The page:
Voice of the customer begins with voice of the employee
Keith Schorah is the founder and CEO of Maru/Syngro, a customer intelligence organisation providing world-leading customer experience reporting, analytics, and performance management software. Keith is a customer experience professional with a passion for helping companies prosper by putting customers at the centre of their business.
Employee engagement is crucial for any organisation striving to become more customer centric. It is also just as crucial for organisations to adopt a strong voice of the customer programme. However, it is rare that the employee and the customers voices are aligned to create and build the perfect crescendo.
This is a common gap, or an oversight by many organisations, of how each can work in harmony to benefit and grow business by providing a much deeper insight. By integrating both customer and employee feedback different and interesting measurements can be uncovered, such as the link between customer satisfaction and employee KPIs and how this link is related to customer longevity; ultimately, this enables the organisation to make better decisions.
According to a Walker study, with customer experience set to take over brand and product by 2020 as the key differentiator, organisations must communicate their consumers wants and needs to employees. Presenting customer feedback to employees needs to be part of any effective management performance programme.
Engaged employees drive improvement and in turn customers receive a better experience; customer feedback can then be analysed to identify those engaged employees. On the other hand, customer feedback can also uncover disengaged employees and the effect they have on the customer experience.
So, how can organisations achieve this to align and analyse both?
Customer Experience is an organisation-wide priority. It follows, then, that any CX platform should be widely adopted and easy to use across the organisation. Employees must be able to focus on the customer information and analytics that matters to them most. For instance, frontline managers who are more likely to be interested in tactical actions and customer recovery will want to see scores from customer interactions. Whereas, executives interested in strategic decision making will want to see their organisation’s global competitive positioning for customer loyalty.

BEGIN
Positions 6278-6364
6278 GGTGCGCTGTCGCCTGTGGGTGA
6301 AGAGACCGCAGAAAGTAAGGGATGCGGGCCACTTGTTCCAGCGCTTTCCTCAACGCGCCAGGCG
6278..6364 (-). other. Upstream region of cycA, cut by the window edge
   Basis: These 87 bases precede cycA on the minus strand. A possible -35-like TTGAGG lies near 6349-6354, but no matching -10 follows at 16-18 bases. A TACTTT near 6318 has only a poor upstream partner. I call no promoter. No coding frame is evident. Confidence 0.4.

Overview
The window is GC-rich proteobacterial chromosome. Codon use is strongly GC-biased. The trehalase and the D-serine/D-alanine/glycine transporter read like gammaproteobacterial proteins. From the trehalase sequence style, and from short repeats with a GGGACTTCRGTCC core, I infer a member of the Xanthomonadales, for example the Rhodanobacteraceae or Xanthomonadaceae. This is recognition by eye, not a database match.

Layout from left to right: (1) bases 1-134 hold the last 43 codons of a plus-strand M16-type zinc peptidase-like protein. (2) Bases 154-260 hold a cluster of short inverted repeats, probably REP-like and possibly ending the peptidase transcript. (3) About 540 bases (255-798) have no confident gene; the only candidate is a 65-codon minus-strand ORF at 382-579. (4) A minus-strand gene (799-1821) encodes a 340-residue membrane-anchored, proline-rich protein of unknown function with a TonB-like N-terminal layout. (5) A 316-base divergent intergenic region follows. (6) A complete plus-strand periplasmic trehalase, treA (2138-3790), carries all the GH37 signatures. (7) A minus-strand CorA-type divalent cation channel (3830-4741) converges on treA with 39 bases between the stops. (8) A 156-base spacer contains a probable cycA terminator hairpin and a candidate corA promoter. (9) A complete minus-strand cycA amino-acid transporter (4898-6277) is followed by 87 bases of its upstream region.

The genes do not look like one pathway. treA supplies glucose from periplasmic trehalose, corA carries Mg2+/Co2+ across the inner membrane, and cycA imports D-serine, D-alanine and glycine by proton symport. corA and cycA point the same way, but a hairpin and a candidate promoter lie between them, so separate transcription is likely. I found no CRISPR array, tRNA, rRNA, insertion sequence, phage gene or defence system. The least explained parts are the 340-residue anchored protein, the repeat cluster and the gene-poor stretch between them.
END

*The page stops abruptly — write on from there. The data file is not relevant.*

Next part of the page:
A great CX programme should make it easy for staff from any department to customise and configure their own visual analytics and reports to monitor, drill down, and analyse the customer information that is most relevant to their role and objectives.
Employees who feel they are in control of their own customer experience outcomes are more likely to feel engaged with overall objectives. For example, a call centre agent may have a bonus structure in place based on customer feedback automated after a call. While their team leader may have access to an overall view of feedback, each individual agent would be more committed to delivering a positive customer experience if they could see their own results in real-time. Highly engaged, enabled and informed customer-centric employees are integral to the success of any CX programme.
A report by the Temkin Group agrees for long term success, organisations should create a structure for enabling and coordinating a distributed set of customer experience capabilities aligned with company-wide goals and standards. I am a strong advocate for organisation-wide engagement with CX capabilities and platforms that democratise the customer experience.
Indeed, by devolving the operational aspects of a co-ordinated CX programme, and by enabling employees across a number of departments and functions with the necessary capabilities, a CX programme can be taken from good to great.
As well as employees engaging with the customer experience programme, productivity can also be increased when organisations audit the programme by setting targets and KPIs to monitor employee’s performance. When these pre-defined conditions are met, employees can be rewarded and receive recognition. Target setting can also help to highlight areas in need of extra training and upskilling to help staff improve.
This increase in employee engagement for a business has been proven to result in reduced staff turnover, less recruitment costs, greater staff productivity and above all, satisfied customers.
Boosting staff morale and increasing productivity results in financial benefits. Alex Edmans, a professor of finance at London Business School, conducted a study that showed companies with higher satisfaction see their stock returns outperform competitors by 2.3% to 3.8% per year.
Put simply, in order to deliver an excellent customer experience, you have to know your customers better than ever before, and this begins with your frontline – your employees.
If you would like to learn how to create powerful data visualisations that helps highlight both customer and employee voices to drive profitable action, visit the Maru/Syngro website for a library of free downloadable resources.